A young man went to apply for a managerial position in a big company. He passed the initial interview and now he was about to meet the director for his final interview. The director discovered from his resume that the youth's academic achievements were excellent.
He asked, "Did you obtain any scholarships in school?"
The young man answered "No".
"Was it your father who paid for your school fees?"
"My father passed away when I was one year old. It was my mother who paid for my school fees." he replied.
"Where did your mother work?"
The young man said, "My mother worked as a clothes cleaner."
The director asked the job applicant to show him his hands. The applicant showed that his hands were smooth and perfect. So the director asked, "Have you ever helped your mother wash the clothes?"
"Never, my mother always wanted me to study and read more books. Besides, my mother can wash clothes faster than me." said the young man.
The director said, "I have a request. When you go home today, go and clean your mother's hands, and then see me tomorrow morning."
The young man felt that his chance of landing the job was high. When he went back home, he asked his mother to let him clean her hands. His mother felt strange, but with mixed feelings, she showed her hands to her son.
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The young man cleaned his mother's hands slowly, with tears dripping down his face. It was the first time he noticed that his mother's hands were so wrinkled and so covered in bruises. Some bruises were so painful that his mother winced when he touched them.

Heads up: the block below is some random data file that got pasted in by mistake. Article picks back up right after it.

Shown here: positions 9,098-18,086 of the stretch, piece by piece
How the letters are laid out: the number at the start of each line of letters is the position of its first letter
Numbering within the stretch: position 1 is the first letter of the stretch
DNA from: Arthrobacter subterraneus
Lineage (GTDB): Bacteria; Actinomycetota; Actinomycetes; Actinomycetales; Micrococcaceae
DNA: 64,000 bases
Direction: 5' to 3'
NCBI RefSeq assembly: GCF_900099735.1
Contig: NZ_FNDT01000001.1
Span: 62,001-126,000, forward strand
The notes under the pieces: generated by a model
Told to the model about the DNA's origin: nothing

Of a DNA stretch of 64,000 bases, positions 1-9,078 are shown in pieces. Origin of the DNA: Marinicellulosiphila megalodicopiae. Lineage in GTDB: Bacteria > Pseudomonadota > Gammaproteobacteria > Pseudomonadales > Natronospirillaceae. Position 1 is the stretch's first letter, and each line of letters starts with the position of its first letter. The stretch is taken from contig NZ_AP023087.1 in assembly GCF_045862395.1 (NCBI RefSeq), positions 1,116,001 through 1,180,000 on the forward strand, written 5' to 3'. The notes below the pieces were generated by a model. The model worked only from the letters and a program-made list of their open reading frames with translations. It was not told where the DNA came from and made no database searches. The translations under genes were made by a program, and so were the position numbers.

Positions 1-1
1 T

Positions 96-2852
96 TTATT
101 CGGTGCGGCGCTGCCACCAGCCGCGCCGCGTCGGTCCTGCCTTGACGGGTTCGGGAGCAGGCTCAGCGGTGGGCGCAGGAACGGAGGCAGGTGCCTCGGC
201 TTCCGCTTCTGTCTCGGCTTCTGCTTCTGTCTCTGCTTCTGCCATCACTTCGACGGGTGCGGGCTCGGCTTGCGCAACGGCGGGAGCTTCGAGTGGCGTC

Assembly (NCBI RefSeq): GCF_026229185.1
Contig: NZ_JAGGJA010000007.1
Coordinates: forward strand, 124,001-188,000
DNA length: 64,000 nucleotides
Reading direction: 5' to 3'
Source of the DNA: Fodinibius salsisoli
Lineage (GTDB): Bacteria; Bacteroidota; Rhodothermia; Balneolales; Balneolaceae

This was the first time the young man realized that it was this pair of hands that washed clothes every day to pay for his education. After cleaning his mother's hands, the young man quietly washed all the remaining clothes for his mother. That night, the mother and son talked for a very long time.
The next morning, the young and eager job applicant went to the director's office. The director noticed the tears in the applicant's eyes when he asked, "Can you tell me what you learned at your house yesterday?"
The young man answered, "I cleaned my mother's hands and I finished cleaning all the remaining clothes. I know now what appreciation is. Without my mother, I would not be who I am today. By helping my mother, I not only realized how difficult it is to get something done on your own, but I also have come to appreciate the importance and value of helping other people."
The director said, "This is what I am looking for in a manager. I want to recruit a person who can appreciate the help of others, a person who knows the sufferings of others to get things done, and a person who would not put money as his only goal in life. You are hired!"
Gratitude is not just a nice-to-have feeling. It's a must-have for a purposeful and fulfilling life. We all have parents, and chances are, we could be doing more to repay their gratitude. Our parents may not have worn out hands like the mother in the story, but they've certainly gone through their fair share of hardship in raising us. Just like the young man in the story, many of us are oblivious to so much of our parents' contributions and sacrifices for us.
Here are some examples to ponder:
Mother carrying us around in her tummy for 9 months and having to endure a lot of discomfort, yet still looking forward to the day we are born.